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BlogsAsk The Experts ForumHow Can the U.S. Army Use RFID?

How Can the U.S. Army Use RFID?

Posted By RFID Journal, 10.16.2013

For what applications would the military be able to utilize the technology?

—Name withheld


Radio frequency identification is a set of technologies that allow you to automatically identify objects and capture information about them. Most armies require a great deal of supplies and equipment to function, including food, clothing, weapons, pharmaceuticals and so forth. RFID can improve supply chain operations by allowing you to confirm that the proper items were picked and shipped at the correct time—and by uploading information indicating where tags are read, as well as when this occurs, you can achieve visibility into the locations of goods.

In 2004, when the U.S. Marines were fighting insurgents in the Iraqi city of Fallujah, it was probably the first time in the history of warfare that commanders on the ground could view the locations of resupplies being sent to them during the fight. RFID readers set up at the border with Kuwait, and checkpoints along the main highway across Iraq interrogated tags on containers of ammunition and food, providing the commanders with confidence that what they needed would be delivered on time—and the ability to make adjustments if any shipments happened to be late (see RFID Aided Marines in Iraq).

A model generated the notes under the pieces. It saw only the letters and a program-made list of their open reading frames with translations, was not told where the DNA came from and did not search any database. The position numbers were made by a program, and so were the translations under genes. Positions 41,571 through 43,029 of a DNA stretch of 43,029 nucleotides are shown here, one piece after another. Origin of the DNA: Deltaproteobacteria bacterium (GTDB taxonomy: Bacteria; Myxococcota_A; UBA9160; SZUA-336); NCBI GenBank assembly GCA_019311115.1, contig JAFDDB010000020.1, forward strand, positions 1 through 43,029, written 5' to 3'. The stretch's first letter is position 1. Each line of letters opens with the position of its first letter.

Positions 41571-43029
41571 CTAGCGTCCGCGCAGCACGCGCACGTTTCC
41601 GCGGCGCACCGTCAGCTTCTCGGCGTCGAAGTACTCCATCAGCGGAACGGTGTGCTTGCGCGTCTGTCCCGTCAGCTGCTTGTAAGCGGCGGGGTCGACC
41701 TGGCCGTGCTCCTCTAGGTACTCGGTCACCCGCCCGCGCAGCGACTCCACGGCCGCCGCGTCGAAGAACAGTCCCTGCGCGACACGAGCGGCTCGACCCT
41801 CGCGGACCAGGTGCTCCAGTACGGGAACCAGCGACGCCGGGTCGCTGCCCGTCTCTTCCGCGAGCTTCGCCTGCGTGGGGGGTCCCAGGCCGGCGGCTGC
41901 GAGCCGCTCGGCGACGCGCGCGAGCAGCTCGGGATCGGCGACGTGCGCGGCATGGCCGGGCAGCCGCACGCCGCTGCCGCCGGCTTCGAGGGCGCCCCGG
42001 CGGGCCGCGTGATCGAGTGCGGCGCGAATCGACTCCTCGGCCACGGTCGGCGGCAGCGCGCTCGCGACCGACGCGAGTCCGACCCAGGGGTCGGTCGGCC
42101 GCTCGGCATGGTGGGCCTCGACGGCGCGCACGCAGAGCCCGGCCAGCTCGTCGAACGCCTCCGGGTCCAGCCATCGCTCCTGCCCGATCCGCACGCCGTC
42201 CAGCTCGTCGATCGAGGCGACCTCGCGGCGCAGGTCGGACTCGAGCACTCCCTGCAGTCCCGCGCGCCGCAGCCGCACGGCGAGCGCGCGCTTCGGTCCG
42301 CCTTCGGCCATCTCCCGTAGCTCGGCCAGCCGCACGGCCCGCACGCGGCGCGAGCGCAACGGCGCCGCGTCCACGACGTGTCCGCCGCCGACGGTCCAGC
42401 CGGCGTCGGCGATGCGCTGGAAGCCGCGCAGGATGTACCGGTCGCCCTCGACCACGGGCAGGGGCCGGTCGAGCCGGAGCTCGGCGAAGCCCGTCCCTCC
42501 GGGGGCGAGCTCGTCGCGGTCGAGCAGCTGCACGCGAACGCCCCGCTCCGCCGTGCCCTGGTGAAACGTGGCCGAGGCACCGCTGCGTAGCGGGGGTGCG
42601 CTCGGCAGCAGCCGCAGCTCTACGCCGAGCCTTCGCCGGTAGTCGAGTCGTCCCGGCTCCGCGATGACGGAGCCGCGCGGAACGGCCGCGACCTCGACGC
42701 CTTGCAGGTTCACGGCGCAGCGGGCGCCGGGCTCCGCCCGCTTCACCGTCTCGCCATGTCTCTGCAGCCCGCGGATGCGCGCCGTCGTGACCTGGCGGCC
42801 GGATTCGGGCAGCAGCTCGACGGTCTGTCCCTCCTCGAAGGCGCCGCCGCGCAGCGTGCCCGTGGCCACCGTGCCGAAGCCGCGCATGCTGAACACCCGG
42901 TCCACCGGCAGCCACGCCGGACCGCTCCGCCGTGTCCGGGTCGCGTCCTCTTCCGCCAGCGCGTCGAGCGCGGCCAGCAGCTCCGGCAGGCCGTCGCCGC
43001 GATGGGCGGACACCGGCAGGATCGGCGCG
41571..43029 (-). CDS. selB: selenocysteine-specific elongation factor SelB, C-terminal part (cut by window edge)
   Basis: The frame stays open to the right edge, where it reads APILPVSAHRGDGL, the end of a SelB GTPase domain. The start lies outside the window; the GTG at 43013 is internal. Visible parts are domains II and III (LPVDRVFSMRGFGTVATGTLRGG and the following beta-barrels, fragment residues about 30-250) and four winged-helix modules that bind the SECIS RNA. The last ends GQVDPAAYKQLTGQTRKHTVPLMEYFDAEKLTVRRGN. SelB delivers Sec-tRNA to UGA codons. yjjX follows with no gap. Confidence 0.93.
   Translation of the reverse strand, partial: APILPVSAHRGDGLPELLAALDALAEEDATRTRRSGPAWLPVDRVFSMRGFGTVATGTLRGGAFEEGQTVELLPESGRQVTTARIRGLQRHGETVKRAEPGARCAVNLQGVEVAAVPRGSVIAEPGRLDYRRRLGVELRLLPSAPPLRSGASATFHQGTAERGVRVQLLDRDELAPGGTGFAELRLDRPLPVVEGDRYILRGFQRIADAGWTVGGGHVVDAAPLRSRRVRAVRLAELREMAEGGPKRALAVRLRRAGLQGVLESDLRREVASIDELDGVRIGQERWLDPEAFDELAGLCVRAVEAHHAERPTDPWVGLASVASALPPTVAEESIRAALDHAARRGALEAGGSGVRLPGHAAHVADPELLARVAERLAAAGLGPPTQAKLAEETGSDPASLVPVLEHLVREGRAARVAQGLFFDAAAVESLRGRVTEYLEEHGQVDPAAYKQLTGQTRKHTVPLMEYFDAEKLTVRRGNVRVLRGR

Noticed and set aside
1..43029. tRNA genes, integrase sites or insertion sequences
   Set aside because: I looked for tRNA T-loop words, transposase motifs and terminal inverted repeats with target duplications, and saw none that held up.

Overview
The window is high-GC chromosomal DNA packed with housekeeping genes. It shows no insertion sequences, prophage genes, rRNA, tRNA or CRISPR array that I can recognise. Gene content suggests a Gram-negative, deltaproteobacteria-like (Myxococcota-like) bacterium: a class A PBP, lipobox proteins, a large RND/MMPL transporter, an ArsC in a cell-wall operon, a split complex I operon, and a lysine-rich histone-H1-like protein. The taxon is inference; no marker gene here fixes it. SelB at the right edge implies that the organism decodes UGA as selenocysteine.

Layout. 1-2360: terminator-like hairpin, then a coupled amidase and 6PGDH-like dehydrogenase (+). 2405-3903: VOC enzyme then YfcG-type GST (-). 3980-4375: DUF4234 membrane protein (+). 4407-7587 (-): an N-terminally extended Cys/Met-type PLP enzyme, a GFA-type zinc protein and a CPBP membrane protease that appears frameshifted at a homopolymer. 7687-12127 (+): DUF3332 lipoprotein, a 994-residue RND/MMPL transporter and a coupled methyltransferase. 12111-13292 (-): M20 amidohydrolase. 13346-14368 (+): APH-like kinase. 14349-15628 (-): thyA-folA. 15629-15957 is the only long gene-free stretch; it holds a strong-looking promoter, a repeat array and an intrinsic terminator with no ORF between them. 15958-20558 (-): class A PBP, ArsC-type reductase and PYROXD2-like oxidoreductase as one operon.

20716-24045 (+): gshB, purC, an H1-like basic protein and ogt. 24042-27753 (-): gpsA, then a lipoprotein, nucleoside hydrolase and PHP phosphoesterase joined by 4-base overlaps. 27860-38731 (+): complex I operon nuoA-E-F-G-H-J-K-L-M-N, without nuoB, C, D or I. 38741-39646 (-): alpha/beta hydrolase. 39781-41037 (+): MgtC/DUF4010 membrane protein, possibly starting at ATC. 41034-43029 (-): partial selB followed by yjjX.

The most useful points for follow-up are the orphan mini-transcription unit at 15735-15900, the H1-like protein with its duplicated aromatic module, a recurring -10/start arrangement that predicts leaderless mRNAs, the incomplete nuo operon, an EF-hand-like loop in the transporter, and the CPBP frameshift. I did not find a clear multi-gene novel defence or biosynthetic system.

Since then, the U.S. military has been tagging goods being sent to Afghanistan and Iraq, saving millions of dollars annually in excess inventory and lost and stolen equipment. Listed below are some articles that you might find helpful.

RFID Improves Supply Management for Brazil's Army, Air Force

U.S. Army Deploys 'Soldier-Friendly' System to Track Thousands of Vehicles in Kuwait

U.S. Army Uses UWB to Track Trainees

Army National Guard Tracks Assets

U.S. Army Gun-Monitoring RFID Prototype Gets Upgrade

U.S. Army Achieves Real-Time Visibility of Supply Trucks Traveling in the Middle East

Fort Hood to RFID-Tag Medical Records

DOD's RFID Efforts Are Winning the War on Inefficiencies

RFID Takes Root in Bangladesh

Australia's Military to Track Supplies

Intrusion-Detecting Sensors Protect Borders, Troops

DOD Quantifies Payback From RFID

—Mark Roberti, Founder and Editor, RFID Journal

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